Title of a bestselling book by Whitley Strieber, author of
such fantasyhorror stories as The Wolfen (1978) and The Hunger
(1981). In Communion (1987) Strieber describes what are
claimed to be his real personal experiences of abduction and
painful examination by strange creatures. These experiences
Communigraph Encyclopedia of Occultism & Parapsychology • 5th Ed.
date from age 12 when Strieber claims that one evening, near
his backyard, he was attacked by a huge insect resembling a
praying mantis, which hit his head with a silver nail.
Strieber also recalls being abducted momentarily from a
train during a journey with his family from San Antonio to Wisconsin.
Soon afterward, ‘‘visiting spacemen’’ gave him instructions
for constructing an antigravity machine. When he connected
it to the electrical supply there were showers of sparks
and a pulsation of lights in the house. The machine exploded,
burning out house lights, and the following night the roof of
the house was destroyed by fire. Other nightmare experiences
concerned giant insect figures and a headless figure touching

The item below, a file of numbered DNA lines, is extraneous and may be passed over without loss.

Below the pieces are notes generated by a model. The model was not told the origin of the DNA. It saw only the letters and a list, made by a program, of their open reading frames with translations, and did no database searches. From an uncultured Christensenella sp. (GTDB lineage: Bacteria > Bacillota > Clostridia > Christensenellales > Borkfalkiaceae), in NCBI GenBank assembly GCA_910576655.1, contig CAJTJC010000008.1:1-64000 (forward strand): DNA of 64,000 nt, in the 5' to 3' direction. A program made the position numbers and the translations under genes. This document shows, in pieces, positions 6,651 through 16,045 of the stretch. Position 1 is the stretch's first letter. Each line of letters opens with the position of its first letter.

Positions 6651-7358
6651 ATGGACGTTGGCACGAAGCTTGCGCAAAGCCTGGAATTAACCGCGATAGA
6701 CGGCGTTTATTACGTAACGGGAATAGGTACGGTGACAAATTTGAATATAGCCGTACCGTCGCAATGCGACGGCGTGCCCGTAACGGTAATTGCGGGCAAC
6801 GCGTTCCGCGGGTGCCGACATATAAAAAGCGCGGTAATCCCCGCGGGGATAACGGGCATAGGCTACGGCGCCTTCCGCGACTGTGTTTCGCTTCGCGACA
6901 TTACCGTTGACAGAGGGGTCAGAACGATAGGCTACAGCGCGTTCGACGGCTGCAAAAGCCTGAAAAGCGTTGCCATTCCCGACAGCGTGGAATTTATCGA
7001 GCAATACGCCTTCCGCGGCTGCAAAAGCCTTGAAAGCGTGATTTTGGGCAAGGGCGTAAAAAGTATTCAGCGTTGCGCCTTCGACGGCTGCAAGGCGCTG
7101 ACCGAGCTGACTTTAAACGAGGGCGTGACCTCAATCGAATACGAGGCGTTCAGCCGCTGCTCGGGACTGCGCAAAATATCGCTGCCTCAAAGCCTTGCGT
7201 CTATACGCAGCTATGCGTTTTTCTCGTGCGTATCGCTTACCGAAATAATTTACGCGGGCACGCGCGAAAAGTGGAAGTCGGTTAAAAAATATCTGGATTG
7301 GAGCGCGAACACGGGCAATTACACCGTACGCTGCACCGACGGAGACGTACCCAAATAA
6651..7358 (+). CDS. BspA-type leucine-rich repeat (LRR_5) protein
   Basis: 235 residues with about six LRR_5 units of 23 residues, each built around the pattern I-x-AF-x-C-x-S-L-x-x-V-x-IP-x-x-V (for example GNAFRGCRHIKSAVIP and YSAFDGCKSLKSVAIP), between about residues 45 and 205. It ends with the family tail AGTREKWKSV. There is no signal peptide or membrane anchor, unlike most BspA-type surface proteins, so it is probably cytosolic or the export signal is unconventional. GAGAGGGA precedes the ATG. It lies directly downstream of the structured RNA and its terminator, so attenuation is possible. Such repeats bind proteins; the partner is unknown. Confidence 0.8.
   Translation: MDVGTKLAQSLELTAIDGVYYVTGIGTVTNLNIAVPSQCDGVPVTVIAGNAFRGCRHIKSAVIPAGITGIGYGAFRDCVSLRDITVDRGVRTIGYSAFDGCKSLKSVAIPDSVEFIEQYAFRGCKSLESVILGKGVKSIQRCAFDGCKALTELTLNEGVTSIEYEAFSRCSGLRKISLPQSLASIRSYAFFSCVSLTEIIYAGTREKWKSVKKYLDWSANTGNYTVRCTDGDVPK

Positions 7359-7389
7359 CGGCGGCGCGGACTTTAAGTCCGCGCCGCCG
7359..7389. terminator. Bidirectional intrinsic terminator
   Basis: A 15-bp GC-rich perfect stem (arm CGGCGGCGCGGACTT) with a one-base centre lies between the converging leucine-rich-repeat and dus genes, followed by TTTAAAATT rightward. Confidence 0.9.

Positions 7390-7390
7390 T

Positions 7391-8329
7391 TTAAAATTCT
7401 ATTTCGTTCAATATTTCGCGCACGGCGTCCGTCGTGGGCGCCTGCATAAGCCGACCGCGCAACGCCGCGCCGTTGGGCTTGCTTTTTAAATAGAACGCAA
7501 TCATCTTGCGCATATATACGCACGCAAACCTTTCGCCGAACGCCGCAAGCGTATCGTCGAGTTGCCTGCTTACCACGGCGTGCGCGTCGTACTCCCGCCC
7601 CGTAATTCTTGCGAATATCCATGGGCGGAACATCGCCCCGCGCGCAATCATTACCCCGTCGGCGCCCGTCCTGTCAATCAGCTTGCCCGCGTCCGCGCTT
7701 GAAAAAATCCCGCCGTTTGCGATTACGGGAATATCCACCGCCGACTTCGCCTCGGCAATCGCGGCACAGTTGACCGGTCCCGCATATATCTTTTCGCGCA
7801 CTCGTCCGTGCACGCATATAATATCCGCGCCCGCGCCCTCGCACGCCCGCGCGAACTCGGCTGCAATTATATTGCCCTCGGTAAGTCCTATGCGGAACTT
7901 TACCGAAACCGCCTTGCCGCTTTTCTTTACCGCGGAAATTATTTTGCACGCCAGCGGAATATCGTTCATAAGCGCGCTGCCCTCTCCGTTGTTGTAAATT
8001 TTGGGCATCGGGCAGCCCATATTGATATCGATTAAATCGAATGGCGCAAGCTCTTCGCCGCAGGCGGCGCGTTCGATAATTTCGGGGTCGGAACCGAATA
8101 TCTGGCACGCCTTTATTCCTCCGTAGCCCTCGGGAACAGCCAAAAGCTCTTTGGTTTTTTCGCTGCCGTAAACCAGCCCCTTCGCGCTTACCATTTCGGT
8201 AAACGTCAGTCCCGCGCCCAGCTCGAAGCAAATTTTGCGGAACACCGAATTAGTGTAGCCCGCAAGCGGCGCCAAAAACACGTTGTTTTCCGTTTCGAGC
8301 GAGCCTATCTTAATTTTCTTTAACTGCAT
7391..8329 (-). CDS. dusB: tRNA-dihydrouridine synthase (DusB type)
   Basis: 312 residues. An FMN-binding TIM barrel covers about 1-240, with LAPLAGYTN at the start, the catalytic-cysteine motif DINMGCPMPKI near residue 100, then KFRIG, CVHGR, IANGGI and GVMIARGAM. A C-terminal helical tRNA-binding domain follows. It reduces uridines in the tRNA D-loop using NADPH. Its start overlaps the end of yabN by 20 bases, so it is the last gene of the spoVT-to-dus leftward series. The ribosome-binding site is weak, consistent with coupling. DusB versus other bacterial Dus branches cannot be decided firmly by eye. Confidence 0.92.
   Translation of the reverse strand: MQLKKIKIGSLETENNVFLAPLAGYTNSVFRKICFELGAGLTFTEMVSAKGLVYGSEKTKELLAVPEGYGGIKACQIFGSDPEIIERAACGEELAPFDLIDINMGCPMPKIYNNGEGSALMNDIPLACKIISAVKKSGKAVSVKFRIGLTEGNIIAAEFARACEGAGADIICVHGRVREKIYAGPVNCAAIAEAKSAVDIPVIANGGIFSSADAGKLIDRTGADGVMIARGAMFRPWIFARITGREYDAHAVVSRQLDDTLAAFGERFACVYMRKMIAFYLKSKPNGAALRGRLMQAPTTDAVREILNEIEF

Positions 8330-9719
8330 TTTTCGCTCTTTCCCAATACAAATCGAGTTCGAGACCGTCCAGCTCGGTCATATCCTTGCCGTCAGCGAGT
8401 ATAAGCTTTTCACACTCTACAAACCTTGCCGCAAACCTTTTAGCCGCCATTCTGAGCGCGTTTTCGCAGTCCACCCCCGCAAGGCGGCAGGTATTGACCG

him with a silver-tipped wand.
The substance of the book, however, concerns events in
1985 in an upstate New York cabin, where he claims that a
number of creatures came and transported him to an alien
spacecraft. There, he says, a needle was put into his brain and
a triangular object inserted into his rectum. The triangular
theme recurs in a later experience; while reading in bed, he
had an unexplained time-lapse of four hours, and later discovered
two triangles incised on his left forearm.
In 1986 Strieber met and compared notes with Budd Hopkins,
who has specialized in the subject of claimed UFO abductions.
Hopkins it the author of Missing Time (1981) and Intruders
The Incredible Visitations at Copley Woods (1987). These books
discuss other claimed ‘‘missing time’’ abductions.
Following publication of his book, Strieber received more
than 500 letters in six weeks, many of them claiming similar
mysterious visitations or abductions. He followed the book with
a sequel, Transformation The Breakthrough (1988), and eventually
Communion was made into a movie. In 1989 he created the
Communion Foundation to focus further debate on his experiences
and research on abduction claims. By this time Strieber
had developed a more positive view of the abduction experience,
a perspective that soon led to his break with the ufological
community. The foundation lasted only a few years; it was discontinued
as Strieber withdrew from intense debates on the abduction
Clark, Jerome. Encyclopedia of Strange and Unexplained Phenomena.
Detroit Gale Research, 1993.
Conroy, Ed. Report on ‘‘Communion’’ An Independent Investigation
of and Commentary on Whitley Strieber’s ‘‘Communion.’’ New
York William Morrow, 1989.
Taves, Ernest H. ‘‘Communion with the Imagination.’’ The
Skeptical Inquirer 12, 1 (Fall 1987).